North agrees to February Kaesong plant meeting
The two Koreas will hold a working-level discussion on the North’s Kaesong Industrial Complex on Feb. 1, but they have not settled on the agenda as the North renewed its previous demand for wage hikes for its Kaesong workers.
The two sides wrapped up a conference on how to improve the complex early yesterday in Kaesong. Following the scheduled sessions that were supposed to end Wednesday afternoon, the two sides had further talks that lasted past midnight as they wrangled over the agenda for the February meeting. Kim Young-tak, the head of the South Korean delegation, said his team proposed that the meeting first address facilitating cross-border trips and communications for South Korean workers and building residences for North Korean workers.
The North countered that in addition to these matters, the wage issue should be on the table. “The North Koreans didn’t give specific figures for wages,” Kim explained in a press briefing yesterday in Seoul. “At this point, we don’t know whether they will bring that up again on Feb. 1.”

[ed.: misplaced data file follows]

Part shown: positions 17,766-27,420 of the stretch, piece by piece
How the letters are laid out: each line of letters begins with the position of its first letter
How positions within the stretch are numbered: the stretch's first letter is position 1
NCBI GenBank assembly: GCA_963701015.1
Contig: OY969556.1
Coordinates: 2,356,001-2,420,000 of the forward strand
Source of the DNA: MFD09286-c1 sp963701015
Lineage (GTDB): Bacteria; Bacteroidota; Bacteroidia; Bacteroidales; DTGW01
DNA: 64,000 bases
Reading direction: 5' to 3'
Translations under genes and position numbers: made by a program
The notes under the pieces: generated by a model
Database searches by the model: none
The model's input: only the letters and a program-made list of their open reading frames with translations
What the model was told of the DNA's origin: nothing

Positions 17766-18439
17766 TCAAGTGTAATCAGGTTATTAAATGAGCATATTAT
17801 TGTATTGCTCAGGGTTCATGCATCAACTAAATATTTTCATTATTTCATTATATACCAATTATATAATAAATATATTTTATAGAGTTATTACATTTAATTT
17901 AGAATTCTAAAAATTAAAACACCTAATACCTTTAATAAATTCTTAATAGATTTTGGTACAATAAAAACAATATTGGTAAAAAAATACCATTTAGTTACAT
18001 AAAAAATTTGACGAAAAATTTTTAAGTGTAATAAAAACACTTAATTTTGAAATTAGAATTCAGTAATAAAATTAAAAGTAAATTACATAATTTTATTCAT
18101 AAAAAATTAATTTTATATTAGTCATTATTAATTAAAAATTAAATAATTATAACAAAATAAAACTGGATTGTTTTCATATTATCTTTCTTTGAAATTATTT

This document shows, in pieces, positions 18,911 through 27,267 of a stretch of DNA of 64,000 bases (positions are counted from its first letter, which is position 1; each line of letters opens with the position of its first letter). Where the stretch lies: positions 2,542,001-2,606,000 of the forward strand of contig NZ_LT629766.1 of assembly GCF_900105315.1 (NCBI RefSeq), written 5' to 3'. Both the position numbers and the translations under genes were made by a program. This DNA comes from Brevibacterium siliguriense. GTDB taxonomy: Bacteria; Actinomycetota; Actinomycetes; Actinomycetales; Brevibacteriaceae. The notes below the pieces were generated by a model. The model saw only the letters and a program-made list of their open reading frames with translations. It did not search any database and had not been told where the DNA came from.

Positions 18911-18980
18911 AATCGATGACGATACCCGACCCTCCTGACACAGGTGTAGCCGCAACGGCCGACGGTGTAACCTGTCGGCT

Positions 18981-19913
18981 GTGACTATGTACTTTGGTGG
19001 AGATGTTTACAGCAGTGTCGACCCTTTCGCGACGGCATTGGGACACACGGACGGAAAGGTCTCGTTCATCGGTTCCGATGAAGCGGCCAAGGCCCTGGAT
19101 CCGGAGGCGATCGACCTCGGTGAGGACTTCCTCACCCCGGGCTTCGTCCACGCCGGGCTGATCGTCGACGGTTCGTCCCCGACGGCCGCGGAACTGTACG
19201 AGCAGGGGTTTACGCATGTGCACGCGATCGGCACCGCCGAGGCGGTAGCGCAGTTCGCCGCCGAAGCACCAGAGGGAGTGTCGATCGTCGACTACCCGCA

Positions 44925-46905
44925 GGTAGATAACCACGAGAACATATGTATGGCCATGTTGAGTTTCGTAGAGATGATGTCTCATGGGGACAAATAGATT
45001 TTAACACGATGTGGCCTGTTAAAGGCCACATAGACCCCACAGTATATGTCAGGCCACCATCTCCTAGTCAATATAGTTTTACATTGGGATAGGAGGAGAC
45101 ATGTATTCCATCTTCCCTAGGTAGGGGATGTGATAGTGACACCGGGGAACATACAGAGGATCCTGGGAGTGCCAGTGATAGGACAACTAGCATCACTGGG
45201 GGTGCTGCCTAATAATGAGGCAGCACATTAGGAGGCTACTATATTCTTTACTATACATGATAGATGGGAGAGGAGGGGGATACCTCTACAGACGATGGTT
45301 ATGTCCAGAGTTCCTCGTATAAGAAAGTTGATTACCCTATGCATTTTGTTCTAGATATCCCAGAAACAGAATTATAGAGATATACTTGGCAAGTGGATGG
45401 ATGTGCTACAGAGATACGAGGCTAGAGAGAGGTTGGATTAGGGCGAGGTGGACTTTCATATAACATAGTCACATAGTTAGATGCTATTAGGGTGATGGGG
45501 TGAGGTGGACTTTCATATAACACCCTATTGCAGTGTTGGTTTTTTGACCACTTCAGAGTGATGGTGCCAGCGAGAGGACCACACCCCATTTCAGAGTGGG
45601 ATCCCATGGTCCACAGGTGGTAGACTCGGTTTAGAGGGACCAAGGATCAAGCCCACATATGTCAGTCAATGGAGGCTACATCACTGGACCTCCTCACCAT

More than 100 South Korean companies employ about 42,000 North Koreans at the complex. North Korea had earlier demanded wage hikes. It later appeared to withdraw that, only to bring it up again this week.
In June 2009, at the year’s second working-level discussions on Kaesong, the North asked that the minimum monthly wage be raised from $55 to $300 and that it be increased 10 to 20 percent annually afterwards.
North Korea reiterated the demand in the ensuing two meetings, even though the current agreement says wages may not be increased by more than 5 percent per year. Then in September, the North agreed to a 5 percent raise in an unexpected move. The Unification Ministry at the time stopped short of saying Pyongyang had completely withdrawn its wage demand and didn’t rule out the possibility the issue could come up again.
Kim, the chief South Korean representative, said productivity would have to be the key factor in determining wages.
“Compared to other industrial complexes [where South Korean companies are operating], the Kaesong site doesn’t appear to be so productive,” Kim said.
By Yoo Jee-ho [firstname.lastname@example.org]